In general for the purposes of planning permission, climbing frames are treated as temporary structures and as such planning permission is usually not required. However, in our experience each planning department has its own set of guidelines for treehouses. There are general guidelines for outdoor buildings and raised decking and, at the moment, climbing frames, playtowers and treehouses fall into the same category. They are;
- The structure must be less than 4 metres high to the top of a ridged roof if it is to be beyond 2 metres from a boundary. If it has a flat roof the maximum height should be 3 metres.
- The structure must be less than 2.5 metres high if within 2 metres from the boundary
- The playtower should be 5 metres away from the dwelling.
- The playtower must not be sited between the dwelling and the main highway.
- The playtower does not have a floor area in excess of 30 square metres.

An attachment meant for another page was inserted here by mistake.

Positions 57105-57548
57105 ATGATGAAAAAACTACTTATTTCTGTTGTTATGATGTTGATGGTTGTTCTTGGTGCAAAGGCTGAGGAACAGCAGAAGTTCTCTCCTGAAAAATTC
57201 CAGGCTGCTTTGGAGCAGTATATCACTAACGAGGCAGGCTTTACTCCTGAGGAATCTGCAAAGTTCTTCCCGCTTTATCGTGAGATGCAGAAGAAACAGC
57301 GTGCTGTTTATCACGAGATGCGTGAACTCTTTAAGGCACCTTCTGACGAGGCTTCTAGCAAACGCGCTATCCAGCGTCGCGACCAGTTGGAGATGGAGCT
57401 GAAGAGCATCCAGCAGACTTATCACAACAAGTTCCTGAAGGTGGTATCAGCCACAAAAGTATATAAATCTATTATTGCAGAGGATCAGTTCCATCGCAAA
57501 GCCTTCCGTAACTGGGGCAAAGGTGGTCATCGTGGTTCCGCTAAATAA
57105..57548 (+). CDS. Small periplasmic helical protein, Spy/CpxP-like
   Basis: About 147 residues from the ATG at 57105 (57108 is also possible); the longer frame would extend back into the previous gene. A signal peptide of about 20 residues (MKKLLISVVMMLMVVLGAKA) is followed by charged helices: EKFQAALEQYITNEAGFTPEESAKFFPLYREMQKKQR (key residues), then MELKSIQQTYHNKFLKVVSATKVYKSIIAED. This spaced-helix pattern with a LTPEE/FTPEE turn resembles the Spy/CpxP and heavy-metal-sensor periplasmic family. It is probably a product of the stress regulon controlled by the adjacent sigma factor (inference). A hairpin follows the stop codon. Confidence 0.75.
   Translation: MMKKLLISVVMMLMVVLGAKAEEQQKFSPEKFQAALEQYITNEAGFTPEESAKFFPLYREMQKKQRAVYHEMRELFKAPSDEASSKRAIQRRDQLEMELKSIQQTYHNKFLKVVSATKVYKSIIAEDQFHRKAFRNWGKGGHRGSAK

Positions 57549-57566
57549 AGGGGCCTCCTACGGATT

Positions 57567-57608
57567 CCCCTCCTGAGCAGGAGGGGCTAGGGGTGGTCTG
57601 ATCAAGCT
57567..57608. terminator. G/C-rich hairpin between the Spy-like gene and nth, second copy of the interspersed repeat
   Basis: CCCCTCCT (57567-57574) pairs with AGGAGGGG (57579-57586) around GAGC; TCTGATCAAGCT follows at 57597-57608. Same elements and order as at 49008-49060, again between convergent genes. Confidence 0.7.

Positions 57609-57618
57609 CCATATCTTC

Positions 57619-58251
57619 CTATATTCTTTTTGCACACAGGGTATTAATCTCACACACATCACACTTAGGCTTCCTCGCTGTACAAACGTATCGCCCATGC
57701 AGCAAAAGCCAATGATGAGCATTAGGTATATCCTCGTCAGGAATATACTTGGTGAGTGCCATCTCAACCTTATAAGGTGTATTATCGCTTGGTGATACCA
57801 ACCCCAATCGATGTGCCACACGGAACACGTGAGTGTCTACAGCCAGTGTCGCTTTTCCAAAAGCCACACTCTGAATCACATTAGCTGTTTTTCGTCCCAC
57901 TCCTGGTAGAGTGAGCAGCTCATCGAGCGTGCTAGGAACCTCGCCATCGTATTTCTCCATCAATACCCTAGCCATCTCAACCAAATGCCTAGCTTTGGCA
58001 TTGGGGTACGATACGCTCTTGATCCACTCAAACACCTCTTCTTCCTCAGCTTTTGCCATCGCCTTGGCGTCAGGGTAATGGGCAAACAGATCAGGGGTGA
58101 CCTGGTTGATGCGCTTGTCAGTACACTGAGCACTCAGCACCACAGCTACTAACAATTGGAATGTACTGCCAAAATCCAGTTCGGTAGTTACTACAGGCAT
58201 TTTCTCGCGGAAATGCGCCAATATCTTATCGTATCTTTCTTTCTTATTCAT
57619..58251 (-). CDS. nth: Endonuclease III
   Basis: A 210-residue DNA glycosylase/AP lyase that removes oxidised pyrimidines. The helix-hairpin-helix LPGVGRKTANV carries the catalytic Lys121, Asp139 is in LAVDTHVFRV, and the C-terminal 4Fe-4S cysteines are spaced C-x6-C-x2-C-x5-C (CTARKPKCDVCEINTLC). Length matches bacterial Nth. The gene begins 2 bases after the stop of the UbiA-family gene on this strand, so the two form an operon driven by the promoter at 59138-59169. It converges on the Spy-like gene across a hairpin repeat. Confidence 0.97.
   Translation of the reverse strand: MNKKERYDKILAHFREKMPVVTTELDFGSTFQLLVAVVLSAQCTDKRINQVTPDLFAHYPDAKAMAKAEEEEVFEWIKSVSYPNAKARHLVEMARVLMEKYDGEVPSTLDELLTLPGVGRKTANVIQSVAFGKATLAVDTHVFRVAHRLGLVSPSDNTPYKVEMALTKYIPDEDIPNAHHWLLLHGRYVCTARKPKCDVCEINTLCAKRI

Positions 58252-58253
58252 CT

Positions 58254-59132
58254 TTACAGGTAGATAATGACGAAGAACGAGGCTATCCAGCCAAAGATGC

- If the playtower has a floor area of more than 20 square metres, it should be 1 metre from the boundary.
Platforms above 30 cm need planning permission.
When you’re considering buying a climbing frame, playtower or treehouse, the first people we would suggest you talk to are the neighbours and anyone else who might object for whatever reason. Next we would suggest you ask your local planning officer whether they think you would need planning for what you propose to have installed. It would appear that there is a degree of objectivity allowed when considering planning proposals and this can lead to differing opinions from one authority to the next. In reality not many of our clients have been asked to apply for planning permission and no-one has been refused. Playahead Direct are happy to provide additional drawings, sketches and dimensions to assist with a planning application. There is an additional charge for this.
Follow the link to the official government site on planning permission